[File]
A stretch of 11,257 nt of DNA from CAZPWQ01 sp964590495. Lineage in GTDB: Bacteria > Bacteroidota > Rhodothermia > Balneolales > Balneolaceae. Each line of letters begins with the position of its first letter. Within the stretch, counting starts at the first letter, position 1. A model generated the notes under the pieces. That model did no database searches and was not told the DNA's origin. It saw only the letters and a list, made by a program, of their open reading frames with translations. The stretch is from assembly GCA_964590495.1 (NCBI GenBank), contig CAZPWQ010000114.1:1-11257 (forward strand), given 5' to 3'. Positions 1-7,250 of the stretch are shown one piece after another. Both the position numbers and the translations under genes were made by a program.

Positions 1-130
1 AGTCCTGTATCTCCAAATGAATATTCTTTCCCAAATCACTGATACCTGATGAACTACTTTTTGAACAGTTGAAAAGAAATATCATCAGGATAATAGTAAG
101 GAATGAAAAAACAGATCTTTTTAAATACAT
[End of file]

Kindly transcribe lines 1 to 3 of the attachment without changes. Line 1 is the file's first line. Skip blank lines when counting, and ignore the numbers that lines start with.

A stretch of 11,257 nt of DNA from CAZPWQ01 sp964590495. Lineage in GTDB: Bacteria > Bacteroidota > Rhodothermia > Balneolales > Balneolaceae. Each line of letters begins with the position of its first letter. Within the stretch, counting starts at the first letter, position 1. A model generated the notes under the pieces. That model did no database searches and was not told the DNA's origin. It saw only the letters and a list, made by a program, of their open reading frames with translations. The stretch is from assembly GCA_964590495.1 (NCBI GenBank), contig CAZPWQ010000114.1:1-11257 (forward strand), given 5' to 3'. Positions 1-7,250 of the stretch are shown one piece after another. Both the position numbers and the translations under genes were made by a program.

Positions 1-130
1 AGTCCTGTATCTCCAAATGAATATTCTTTCCCAAATCACTGATACCTGATGAACTACTTTTTGAACAGTTGAAAAGAAATATCATCAGGATAATAGTAAG